In DC, it was reported that 80 people were arrested. This is a report by a NC person named Joan, that I received by email from Vets for Peace, Chapter 99:
> Hi, folks. Three of us from NC got back from the DC action around 9:30
> - 10:00 pm last night. There were quite a few people from NC there,
> not all of whom have been involved with NC STN. It was a very intense
> and well-planned action. It was small, in the hundreds rather than
> tens of thousands, but the "prisoner" procession from the mall to the
> Supreme Court and the action at the Court were very moving and
> well-orchestrated. The pre-procession rally and some of the procession
> took place in the rain, which added both to solemnity and to
> discomfort. Wearing hoods, we couldn't see how many of us marched as
> prisoners, but we heard that the double line stretched for blocks.
> Some protestors wore fatigues and played the role of our guards, and
> did a fine job both of appearing gruff and military-like and of warning
> us of curbs and other changes in terrain. Some of us hadn't known
> about the action inside the Supreme Court earlier, where the majority
> of folks were arrested, but 23 of the "prisoners" from our procession
> became actual prisoners at its end. The last we heard, via a 9:00 pm
> call to Beth Brockman who is doing arrestee support, was that over 80
> people were sent to central cell-block, which is reputed to be a nasty
> place. She didn't know how soon they would be released.
Inside the US Supreme Court, these actions were taking place:
Inside, a member of Witness Against Torture delivered a letter to the nine Supreme Court justices regarding Al Odah v.
and Boumediene v. Bush, the two cases brought by Guantánamo detainees that they are now considering, along with a writ of habeas corpus for each of the 275 current detainees. Other activists attempted to unfurl a banner inside the Court building but were prevented from doing so by police, who began arresting them and shut the front doors to the building. Another group then started reading the names of the Guantánamo prisoners, but were prevented, whereupon they sat down and started chanting, “Shut It Down!” prior to being arrested. United States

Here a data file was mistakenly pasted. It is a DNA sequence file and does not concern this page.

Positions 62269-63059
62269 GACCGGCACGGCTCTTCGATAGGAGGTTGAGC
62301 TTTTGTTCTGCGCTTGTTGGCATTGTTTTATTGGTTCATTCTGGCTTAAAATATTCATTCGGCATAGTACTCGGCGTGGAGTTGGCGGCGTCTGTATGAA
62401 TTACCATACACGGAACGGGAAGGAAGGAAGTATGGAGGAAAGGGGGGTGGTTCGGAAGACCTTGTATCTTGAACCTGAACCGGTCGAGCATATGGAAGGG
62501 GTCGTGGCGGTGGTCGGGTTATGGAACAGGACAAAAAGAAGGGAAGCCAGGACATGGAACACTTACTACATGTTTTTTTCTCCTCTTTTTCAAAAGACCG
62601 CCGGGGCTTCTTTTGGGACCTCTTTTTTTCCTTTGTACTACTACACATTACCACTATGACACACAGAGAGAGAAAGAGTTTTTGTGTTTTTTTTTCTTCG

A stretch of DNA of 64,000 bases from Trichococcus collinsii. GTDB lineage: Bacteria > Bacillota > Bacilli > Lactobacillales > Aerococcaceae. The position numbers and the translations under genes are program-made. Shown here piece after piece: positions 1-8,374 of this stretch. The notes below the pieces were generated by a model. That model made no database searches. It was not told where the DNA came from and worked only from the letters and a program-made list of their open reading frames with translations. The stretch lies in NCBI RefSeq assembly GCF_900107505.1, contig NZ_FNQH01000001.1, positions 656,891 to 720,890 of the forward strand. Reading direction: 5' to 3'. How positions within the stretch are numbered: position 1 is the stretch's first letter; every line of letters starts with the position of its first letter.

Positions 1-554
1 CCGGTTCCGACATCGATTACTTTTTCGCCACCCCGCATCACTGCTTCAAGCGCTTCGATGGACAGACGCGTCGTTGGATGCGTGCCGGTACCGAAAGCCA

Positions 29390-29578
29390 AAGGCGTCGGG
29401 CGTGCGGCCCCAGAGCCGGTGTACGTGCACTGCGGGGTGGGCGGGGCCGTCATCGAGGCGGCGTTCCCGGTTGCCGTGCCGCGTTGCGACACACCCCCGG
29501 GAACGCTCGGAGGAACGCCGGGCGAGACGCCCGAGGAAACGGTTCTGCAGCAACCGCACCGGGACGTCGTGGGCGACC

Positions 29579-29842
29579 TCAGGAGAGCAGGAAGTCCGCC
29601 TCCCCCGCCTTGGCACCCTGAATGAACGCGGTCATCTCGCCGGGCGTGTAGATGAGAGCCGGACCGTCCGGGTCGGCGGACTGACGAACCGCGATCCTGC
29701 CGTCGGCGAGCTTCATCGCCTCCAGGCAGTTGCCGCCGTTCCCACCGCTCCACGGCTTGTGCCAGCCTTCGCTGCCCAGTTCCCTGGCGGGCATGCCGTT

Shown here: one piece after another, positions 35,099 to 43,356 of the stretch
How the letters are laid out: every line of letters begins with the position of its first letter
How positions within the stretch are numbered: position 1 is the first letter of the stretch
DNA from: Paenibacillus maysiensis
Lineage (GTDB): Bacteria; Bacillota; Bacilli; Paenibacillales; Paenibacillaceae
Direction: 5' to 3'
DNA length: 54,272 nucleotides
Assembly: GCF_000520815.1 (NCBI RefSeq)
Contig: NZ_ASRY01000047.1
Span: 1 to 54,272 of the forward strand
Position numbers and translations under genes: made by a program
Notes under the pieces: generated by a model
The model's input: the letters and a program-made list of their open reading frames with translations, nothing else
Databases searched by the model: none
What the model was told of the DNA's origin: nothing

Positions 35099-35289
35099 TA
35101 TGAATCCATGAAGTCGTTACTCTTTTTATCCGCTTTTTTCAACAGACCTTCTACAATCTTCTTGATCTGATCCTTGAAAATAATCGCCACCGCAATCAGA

And, further on in the article, it says that all persons arrested had surrendered their identification, and they were taken into custody under the name of a one of the
Here is what the Witness Against Torture is calling on the US Government to do:
* Repeal the Military Commissions Act and restore Habeas Corpus;
* Charge and try or release all detainees;
* Clearly and unequivocally forbid torture and all other forms of cruel, inhuman, and degrading treatment, by the military, the CIA, prison guards, civilian contractors, or anyone else;
* Pay reparations to current and former detainees and their families for violations of their human rights; and
* Shut down Guantánamo, Abu Ghraib, Bagram, and all secret CIA detention facilities.
Rae had this to say in her email:
Few dozen arrested on steps of Supreme Court, very picturesque arrest, slow, hauntingly visual. Misty drizzle, somber energy, well coordinated, hundreds marched single file from the Mall to the Supreme Court, estimated 500+. Gael and I interviewed by cnn.
I regret that I was not involved in the actions on January 11th. It certainly is a shame on our national identity to have such things as torture and kidnapping and illegal detentions going on, and so few people protesting them. But, at least I blogged about it. I am very proud of the Americans who stood up against this, especially those who were arrested.